If you are looking for proof that salaries at Cherokee Nation are below market value, look at Cherokee Health. Our chief administrator and a handful of top doctors got better offers and were off to greener pastures – and we had virtually no ability to stop them.

The job of the Citizens Committee on Compensation is not to set policy or drive economic development. Our job is to look at the labor market and identify what is fair and equitable compensation for the hard-working professionals who are elected to serve at Cherokee Nation.

Yes, top leadership at public institutions much smaller than Cherokee Nation – like the University of Oklahoma and Oklahoma State University – pay substantially more than serving in top leadership at Cherokee Nation. By comparison, the chiefs and councils of the Chickasaw and Choctaws will continue to make substantially more than what our elected leaders make, despite being much smaller in number than Cherokee Nation. The Chickasaw Nation governor position earns $600,000, while the lieutenant governor earns $400,000. The Choctaw Nation Tribal Council members earn more than $150,000 annually.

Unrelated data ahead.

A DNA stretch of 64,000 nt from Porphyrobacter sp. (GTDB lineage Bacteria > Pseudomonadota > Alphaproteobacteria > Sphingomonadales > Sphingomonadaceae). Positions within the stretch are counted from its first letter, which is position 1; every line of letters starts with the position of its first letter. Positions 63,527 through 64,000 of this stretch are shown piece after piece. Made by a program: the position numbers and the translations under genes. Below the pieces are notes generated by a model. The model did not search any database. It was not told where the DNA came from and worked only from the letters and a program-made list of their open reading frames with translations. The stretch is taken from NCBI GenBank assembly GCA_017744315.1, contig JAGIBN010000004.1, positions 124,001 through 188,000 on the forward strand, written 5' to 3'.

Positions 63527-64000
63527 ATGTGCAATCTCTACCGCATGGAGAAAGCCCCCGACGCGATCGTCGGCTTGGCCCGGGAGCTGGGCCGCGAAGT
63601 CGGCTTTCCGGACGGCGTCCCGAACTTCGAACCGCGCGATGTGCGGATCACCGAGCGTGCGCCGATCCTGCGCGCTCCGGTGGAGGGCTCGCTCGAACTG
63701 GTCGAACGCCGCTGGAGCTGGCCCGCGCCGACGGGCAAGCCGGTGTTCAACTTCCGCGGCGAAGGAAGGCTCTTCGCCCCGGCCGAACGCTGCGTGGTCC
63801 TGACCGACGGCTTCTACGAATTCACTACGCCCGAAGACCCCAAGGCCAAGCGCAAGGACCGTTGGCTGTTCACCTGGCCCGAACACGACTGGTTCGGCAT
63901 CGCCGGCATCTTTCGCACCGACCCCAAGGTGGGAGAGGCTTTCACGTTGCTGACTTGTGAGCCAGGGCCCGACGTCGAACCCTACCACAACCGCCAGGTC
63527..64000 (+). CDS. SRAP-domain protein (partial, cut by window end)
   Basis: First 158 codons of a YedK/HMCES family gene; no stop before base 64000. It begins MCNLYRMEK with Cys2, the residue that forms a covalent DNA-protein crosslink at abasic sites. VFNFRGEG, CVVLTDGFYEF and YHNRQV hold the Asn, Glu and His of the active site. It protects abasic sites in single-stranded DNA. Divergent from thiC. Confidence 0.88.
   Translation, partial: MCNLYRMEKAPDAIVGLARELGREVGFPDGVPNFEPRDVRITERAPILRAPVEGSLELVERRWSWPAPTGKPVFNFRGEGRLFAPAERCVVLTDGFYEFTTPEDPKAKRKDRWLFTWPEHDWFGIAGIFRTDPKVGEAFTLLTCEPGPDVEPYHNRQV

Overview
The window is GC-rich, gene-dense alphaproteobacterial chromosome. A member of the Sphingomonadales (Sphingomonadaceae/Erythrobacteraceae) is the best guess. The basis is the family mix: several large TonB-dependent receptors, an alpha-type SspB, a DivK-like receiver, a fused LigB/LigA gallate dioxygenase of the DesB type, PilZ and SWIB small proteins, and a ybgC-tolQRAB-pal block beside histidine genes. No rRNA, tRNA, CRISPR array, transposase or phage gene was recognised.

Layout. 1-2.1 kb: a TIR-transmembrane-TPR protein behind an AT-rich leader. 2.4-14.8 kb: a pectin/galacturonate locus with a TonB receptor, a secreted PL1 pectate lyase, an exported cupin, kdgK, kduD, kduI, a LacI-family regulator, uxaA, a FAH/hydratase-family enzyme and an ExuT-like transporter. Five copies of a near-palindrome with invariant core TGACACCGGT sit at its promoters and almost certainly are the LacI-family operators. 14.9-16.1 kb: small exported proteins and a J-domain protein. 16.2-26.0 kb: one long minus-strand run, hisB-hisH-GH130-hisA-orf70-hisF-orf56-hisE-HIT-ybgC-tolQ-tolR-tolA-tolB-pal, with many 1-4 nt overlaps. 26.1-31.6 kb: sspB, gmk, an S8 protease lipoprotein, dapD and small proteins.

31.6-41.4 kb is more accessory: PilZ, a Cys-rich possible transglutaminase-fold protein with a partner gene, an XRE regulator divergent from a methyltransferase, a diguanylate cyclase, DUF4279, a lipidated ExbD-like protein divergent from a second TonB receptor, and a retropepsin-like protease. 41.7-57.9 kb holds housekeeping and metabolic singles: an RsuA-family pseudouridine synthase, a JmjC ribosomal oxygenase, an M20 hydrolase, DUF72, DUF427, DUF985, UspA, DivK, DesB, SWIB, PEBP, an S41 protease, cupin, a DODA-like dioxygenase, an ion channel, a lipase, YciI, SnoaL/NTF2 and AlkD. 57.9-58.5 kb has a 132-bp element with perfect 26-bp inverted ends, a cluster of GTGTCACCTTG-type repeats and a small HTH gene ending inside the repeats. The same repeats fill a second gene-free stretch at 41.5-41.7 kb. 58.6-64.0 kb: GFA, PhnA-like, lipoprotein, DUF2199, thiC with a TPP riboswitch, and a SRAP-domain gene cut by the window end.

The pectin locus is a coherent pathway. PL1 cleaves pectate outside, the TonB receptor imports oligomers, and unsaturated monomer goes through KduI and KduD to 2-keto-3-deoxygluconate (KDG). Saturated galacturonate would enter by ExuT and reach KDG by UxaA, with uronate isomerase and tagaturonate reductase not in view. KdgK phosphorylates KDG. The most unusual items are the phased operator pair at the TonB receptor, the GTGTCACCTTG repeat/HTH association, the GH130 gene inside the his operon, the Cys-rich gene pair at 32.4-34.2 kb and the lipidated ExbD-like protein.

But our elected leadership is hardly alone. Cherokee Nation is at risk of losing talented people to a surprisingly tight labor market. Not just the top elected leaders, but hundreds of professionals who help provide the services Cherokees rely on every day.

Our protectors on the ground, our Cherokee Nation marshals, saw a recent pay increase to compensate them according to market standards at the Bureau of Indian Affairs. Now, the head of marshal’s salary is the same as our current chief's salary.

My hope is that the salary recommendations made by the Cherokee Nation Citizens Committee on Compensation will spur a much-needed discussion and action to address pay inequity throughout Cherokee Nation. I hope the rising tide will lift all boats and more hard-working professionals – at all levels – who invest their careers in helping fellow Cherokees see that investment returned to them in higher wages.

Over most of the past decade, we have invested in educating young Cherokees to prepare them for the jobs of the future. We cannot afford to waste that investment by losing them to the competitive marketplace through paying them substandard wages.

For Cherokee Nation to recruit and retain top talent – and continue to encourage your leaders to go into service of the Cherokee Nation – we need to pay them the market rate. If we do not, our best and brightest young Cherokees will continue to seek careers outside the boundaries of our nation and away from the hearts and minds of our people.

Deacon Turner is a member of the Cherokee Nation Board of Directors Citizens Committee on Compensation.